An affiliate of Energy Transfer LP (ET) has agreed to pay a $30.6 million fine related to a 2018 natural gas pipeline explosion in Western Pennsylvania, and it reached a deal with regulators to lift a nearly year-old suspension of regulatory reviews for all the projects in the state.

The Pennsylvania Department of Environmental Protection (DEP) called the fine “historic” and said it is one of the largest civil penalties ever collected in the state in a single settlement. The agency in 2018 also called it historic when it took in $12.6 million to resolve violations related to constructing the Mariner East (ME) 2 pipeline, another ET project.

ET affiliate ETC Northeast Pipeline LLC signed a consent order and agreement (COA) to pay the latest penalty for violations related to the explosion of the Revolution Pipeline in Beaver County’s Center Township. A landslide caused the pipeline to separate and explode in September 2018, which scorched nearby forested areas, destroyed a home, barn and vehicles, and caused six high voltage electric transmission towers to collapse. There were no injuries.

Revolution, a 100-mile system that moves 400 MMcf/d in the state from Butler County to Washington County, has been offline since the explosion. Pennsylvania producer PennEnergy Resources LLC has said the outage has cost it revenue, and EdgeMarc Energy LLC cited the blast in its bankruptcy filing.

The COA also allows ET to resume work on Revolution and other major projects, such as the ME system, that was halted after the DEP suspended regulatory reviews last February. At that time, regulators put a hold on pending permits for what they said was ETC’s failure to comply with an October 2018 order to stabilize and repair erosion controls in the area of the Revolution blast.

ET welcomed the COA shortly after it was announced late Friday, saying “this has been a thorough and detailed process that involved a great deal of analysis.” Spokesperson Lisa Coleman said ET would “mobilize the necessary resources” to complete projects as its permits are approved.

Under the COA, $28.6 million would go to the state’s Oil and Gas Program Fund and Clean Water Fund to help strengthen DEP’s energy industry oversight and fund water remediation projects. The other $2 million is to go toward a state-approved environmental project.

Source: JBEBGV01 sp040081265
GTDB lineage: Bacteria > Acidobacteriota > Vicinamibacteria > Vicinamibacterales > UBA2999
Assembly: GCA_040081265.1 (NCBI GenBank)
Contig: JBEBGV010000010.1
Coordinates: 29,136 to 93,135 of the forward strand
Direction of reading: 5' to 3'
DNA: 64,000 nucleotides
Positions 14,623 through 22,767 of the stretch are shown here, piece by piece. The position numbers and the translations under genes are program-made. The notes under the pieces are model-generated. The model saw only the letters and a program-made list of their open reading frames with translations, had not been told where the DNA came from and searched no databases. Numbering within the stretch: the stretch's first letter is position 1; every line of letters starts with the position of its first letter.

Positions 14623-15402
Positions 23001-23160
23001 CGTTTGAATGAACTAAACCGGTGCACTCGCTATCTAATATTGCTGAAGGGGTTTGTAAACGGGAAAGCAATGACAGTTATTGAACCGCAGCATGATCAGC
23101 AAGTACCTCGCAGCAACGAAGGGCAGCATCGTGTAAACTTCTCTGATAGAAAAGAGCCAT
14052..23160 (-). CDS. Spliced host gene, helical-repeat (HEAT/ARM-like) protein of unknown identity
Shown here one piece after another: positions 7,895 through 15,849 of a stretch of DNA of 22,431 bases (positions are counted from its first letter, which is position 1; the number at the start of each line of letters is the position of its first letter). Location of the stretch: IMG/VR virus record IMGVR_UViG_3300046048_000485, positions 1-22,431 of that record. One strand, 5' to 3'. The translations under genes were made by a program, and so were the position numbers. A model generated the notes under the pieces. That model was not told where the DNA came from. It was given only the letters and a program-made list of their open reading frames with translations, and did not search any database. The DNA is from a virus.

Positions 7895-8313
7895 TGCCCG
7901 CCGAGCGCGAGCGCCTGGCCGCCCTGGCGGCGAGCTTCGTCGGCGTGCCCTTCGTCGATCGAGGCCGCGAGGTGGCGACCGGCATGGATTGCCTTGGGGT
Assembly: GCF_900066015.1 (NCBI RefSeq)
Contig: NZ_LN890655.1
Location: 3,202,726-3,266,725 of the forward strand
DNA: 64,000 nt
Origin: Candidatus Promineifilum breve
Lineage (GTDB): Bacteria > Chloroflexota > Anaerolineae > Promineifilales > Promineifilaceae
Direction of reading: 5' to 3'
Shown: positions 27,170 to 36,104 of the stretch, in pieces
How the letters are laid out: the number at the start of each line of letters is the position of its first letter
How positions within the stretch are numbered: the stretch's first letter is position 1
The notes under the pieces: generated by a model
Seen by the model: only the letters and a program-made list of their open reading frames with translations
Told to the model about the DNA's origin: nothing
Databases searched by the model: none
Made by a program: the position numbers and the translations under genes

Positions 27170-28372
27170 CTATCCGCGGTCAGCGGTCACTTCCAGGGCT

As it struggled with terrain in the area of the blast, ETC last year hired a new management team and consultants to address outstanding regulatory issues. Last month, DEP approved an implementation schedule, a temporary slope stabilization plan and a landslide hazard evaluation, among other things. The COA also requires ETC to restore and mitigate stream and wetland impacts that occurred during construction of the pipeline and to permanently stabilize all areas along the pipeline corridor.

Now that DEP is lifting the permit suspension, work can resume on Revolution. The halt also impacted some work on ME, which has been plagued by regulatory and legal issues, as well as subsidence problems and strong opposition in some parts of the state. ME 2X is nearly complete. Along with ME 1 and 2, the system moves natural gas liquids from Ohio, Pennsylvania and West Virginia to the Marcus Hook Industrial Complex near Philadelphia.

ME 1 and 2 are now in full service. With the suspension lifted, Coleman said the company now expects to receive the remaining clearances it needs to finish construction on ME 2X, the system’s third pipeline, which is expected to be completed by mid-2020.

“We remain committed to adhering to the rules and regulations specified in the approved permits as we complete the construction and restoration phases of these projects,” ET said.

DEP said additional work on Revolution would occur in the coming months, noting that ETC has agreed to let the agency know where and when it will finish that work so regulators can oversee it.

“DEP will continue to carefully monitor ETC’s activities to ensure that ETC meets the terms of this agreement and all approved permits,” agency Secretary Patrick McDonnell said. “The conditions imposed by this agreement seek to ensure that ETC will get this right. Anything less is unacceptable.”

In unrelated news, ET said Friday former Department of Energy Secretary Rick Perry would rejoin the board of general partner LE GP LLC. Perry stepped down at DOE about a month ago. He previously joined the ET board after his tenure as the governor of Texas ended in 2015, but relinquished the position prior to taking the helm at DOE in 2017.